There are many distinct players from the residential property industry–property managers, publishers, contractors, banks, and government agencies, to mention nothing of buyers, sellers, and tenants. Nevertheless, the actual movers and shakers will be the intermediaries, the individuals constantly moving between and communicating with these players: agents and brokers.
The real estate agent is your workhorse of the industry. He’s a salesman one second, a buyer’s advocate the next; he’s an analyst, an auctioneer, a consultant, a negotiator, and a marketer; he occasionally plays the services of an appraiser, a clerk, and a loan officer; he frees his clients nights and weekends, and often works well past forty hours a week.
Basically, a real estate agent does a bit of everything. For that, a small real estate commission is paid (provided, of course, the deal is closed). It’s no wonder, then, that so many brokers cycle in and outside of this business. It’s also no wonder the need for their services remains high even in a slow market.
Overwhelmed? Don’t be: this manual will tell you all that you need to know more about the challenges and fundamentals of becoming real estate agent, as well as important tips to assist you get off to a solid start.
In the last several years we have seen some new trends when it comes to the consumer’s relationship with the actual estate market. More than ever before, the average person has access to the kinds of statistics, market analyses, engineering , and expert opinions that were previously earmarked for men and women who knowingly made their living as a realtor or broker.
Consider, for instance, the guide you’re reading. Before the Internet, much of the information would only exist at the mouths of working representatives or in broker licensure textbooks. Consumers had little need for this information because they trusted their real estate professional to understand it.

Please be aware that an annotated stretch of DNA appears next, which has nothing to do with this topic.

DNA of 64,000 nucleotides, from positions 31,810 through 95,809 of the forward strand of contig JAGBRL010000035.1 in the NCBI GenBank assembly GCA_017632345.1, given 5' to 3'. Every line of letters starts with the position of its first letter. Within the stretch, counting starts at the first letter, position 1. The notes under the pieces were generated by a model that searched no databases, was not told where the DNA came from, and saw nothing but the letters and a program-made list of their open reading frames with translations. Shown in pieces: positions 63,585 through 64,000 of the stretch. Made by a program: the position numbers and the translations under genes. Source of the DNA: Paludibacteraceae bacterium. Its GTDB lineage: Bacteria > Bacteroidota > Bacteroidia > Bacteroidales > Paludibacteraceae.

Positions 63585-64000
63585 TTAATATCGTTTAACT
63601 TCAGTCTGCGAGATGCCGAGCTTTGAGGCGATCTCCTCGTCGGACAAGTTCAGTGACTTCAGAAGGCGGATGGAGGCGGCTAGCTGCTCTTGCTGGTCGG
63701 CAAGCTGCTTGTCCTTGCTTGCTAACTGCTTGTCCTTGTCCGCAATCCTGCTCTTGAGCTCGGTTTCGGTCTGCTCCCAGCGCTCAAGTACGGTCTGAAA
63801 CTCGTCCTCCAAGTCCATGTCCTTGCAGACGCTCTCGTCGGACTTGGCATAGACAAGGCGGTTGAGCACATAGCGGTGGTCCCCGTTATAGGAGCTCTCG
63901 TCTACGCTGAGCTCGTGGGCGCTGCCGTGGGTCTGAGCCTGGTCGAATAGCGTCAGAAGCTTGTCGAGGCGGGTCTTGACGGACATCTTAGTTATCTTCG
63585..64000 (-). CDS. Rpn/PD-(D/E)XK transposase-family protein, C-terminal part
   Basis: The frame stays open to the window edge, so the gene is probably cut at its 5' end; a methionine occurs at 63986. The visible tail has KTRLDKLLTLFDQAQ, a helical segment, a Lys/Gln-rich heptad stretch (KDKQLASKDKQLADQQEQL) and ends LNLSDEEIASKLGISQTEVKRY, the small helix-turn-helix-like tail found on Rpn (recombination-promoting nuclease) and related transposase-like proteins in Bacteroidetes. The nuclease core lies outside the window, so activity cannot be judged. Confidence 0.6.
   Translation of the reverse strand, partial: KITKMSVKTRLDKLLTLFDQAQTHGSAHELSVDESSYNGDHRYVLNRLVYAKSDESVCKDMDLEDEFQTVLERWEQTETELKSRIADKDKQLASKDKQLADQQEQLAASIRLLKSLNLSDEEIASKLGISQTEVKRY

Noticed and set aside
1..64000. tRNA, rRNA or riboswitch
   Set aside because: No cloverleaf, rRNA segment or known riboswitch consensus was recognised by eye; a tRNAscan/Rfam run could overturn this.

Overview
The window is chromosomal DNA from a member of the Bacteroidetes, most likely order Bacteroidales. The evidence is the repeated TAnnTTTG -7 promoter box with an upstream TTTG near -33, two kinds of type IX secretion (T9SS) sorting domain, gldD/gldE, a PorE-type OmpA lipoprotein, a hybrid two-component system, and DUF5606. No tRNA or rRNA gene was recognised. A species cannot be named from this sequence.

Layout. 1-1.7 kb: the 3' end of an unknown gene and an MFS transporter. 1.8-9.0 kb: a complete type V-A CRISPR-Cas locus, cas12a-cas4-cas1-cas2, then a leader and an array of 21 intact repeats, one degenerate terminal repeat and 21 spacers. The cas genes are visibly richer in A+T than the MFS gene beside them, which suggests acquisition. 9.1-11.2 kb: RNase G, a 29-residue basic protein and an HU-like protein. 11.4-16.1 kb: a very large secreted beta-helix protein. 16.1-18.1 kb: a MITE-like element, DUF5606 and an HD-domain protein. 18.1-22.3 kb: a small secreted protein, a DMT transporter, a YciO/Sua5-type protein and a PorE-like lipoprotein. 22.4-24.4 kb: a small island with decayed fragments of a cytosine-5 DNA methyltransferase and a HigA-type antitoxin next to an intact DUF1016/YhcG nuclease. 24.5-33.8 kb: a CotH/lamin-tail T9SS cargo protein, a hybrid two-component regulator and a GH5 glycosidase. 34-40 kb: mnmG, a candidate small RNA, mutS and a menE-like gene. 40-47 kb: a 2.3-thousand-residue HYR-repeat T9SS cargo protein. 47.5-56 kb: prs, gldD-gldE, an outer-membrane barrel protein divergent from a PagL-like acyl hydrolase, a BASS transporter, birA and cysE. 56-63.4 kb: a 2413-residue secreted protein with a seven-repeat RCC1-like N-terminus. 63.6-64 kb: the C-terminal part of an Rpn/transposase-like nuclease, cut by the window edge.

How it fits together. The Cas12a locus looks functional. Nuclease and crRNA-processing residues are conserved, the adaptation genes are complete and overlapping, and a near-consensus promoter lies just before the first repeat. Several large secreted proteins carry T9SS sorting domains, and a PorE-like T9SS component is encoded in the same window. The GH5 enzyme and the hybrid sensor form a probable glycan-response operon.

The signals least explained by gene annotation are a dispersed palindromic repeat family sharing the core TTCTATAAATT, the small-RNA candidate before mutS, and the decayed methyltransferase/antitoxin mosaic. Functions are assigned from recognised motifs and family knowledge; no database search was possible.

Nowadays, Realtors are blabbing all over the blogosphere, even earning a buck by telling consumers how to perform their jobs. “How to Make Money in Real Estate: Five Easy Steps.” Therefore, some seem to think of becoming a real estate agent like taking up a hobby, something to occupy your down time and make you quick money at precisely the same time.
But most hobbies are cheap, and even the expensive ones are about the utter joy of this activity. With a pastime, you’re allowed to be careless since you don’t have anything to lose. Neglect your herb garden for a few days? No big thing. Do not play your guitar for a month? It will still be there if your fingers get the itch.
Real estate, on the other hand, is a business. It is about money, and as the marketplace has shown in the last few years, when you get careless in real estate, you stand to eliminate a lot of it. As a broker, you’re an independent contractor, which means it’s your responsibility to handle your own enterprise. Any broker who picks up your slack is not handing it back to you.
At length, hobbies are personal, while real estate is professional. Usually, only the folks with whom you opt to share your hobbies know about them, which means that they don’t have a massive influence on your public image. (Unless, of course, you are still collecting Beanie Babies).
But as the conduct as a real estate agent takes place from the world, it’s much a more paper trail. Pretty much anybody can find out about it. Fail to fulfill a client, and you’re telling her and everyone she understands that you’re unreliable–which can have serious consequences for different regions of your own life.
None of this means you shouldn’t enjoy working as a Realtor. To the contrary, you’re not likely to be successful if you don’t. But the top agents are those who marry the joy they get from their work to an understanding that it is, well, work. You can also check out our website https://apnews.com/press-release/wired-release/ae5419e7a135f02452101da21f5b0d90
No matter what business you’re in, selling is tough. As a real estate agent, however, the challenge is much greater because repeat clients are few and far in between.
Homes, after all, are not electronics or fashion items. They’re not intended to be replaced after a year, nor do they become obsolete. People today buy homes with the intention of staying put. In a perfect world, your customers will not need you again for quite a while.